The UK Government's Foresight program has an horizon scanning section of its website which is worth a look. They also have a detailed toolkit (powerpoint presentation) which is good value, and available to download.
You can also download my free Environmental Scanning Guide, and read more about how to integrate scanning into your strategy development in my book Foresight Infused Strategy: A How to Guide for Using Foresight in Practice.
During his time as a Strategic Foresight Analyst at Swinburne, Joseph Voros edited a number of scanning publications. This text below, reproduced with his permission, is extracted from an FAQ he prepared to explain the purposes of one particular publication, the Foresight Snippets (which are no longer published).
By definition, strategic scanning involves looking for what are known, in the foresight profession, as "weak signals." And because they are weaksignals, they may seem to have little or no bearing on "here and now" and may therefore not seem useful (when seen from within the context of the hurly-burly of our day-to-day rush to do our daily work).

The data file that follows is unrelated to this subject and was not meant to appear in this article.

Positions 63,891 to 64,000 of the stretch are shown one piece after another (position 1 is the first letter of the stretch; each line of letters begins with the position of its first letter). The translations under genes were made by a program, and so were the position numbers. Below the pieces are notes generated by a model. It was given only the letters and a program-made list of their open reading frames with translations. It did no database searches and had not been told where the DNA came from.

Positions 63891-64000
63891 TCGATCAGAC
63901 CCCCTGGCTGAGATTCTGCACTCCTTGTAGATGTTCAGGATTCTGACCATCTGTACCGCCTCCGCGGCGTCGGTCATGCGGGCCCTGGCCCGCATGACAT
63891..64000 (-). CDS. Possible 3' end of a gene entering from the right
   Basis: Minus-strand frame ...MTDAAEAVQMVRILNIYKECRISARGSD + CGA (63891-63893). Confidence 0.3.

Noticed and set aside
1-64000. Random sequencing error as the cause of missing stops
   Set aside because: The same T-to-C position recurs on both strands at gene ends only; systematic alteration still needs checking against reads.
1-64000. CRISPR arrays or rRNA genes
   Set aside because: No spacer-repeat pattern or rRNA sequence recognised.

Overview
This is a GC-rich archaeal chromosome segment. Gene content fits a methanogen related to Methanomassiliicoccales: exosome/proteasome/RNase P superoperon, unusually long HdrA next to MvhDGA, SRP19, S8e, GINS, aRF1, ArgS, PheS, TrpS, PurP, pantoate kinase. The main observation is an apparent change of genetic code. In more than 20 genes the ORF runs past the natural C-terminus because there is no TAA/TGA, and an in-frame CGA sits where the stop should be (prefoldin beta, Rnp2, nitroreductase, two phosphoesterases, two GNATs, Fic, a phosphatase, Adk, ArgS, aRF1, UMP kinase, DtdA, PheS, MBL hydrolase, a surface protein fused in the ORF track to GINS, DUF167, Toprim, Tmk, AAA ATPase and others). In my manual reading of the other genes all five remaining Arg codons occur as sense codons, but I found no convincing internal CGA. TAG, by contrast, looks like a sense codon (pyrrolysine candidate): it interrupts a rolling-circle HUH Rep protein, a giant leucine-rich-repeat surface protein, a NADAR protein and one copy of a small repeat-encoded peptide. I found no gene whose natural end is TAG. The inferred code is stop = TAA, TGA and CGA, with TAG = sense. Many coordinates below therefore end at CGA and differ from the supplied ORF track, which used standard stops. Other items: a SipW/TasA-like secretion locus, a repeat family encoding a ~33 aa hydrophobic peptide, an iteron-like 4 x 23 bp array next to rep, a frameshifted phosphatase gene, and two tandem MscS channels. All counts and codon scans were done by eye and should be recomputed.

The judgement of "usefulness" arises as a result of the (mostly unconscious) filtering of the world which we all undertake most of the time we are awake. This filtering process is certainly very important - it stops us from becoming overwhelmed by detail and data. But this filtering process also creates what are known as "blind spots" in our view of the world. We each have different filters operating and therefore we each have different blind spots. In an organisational setting this collection of blind spots can have disastrous implications for strategic thinking and strategy-making - just read some of the optimistic business plans for companies which were making slide rules in the late 1950s, for example!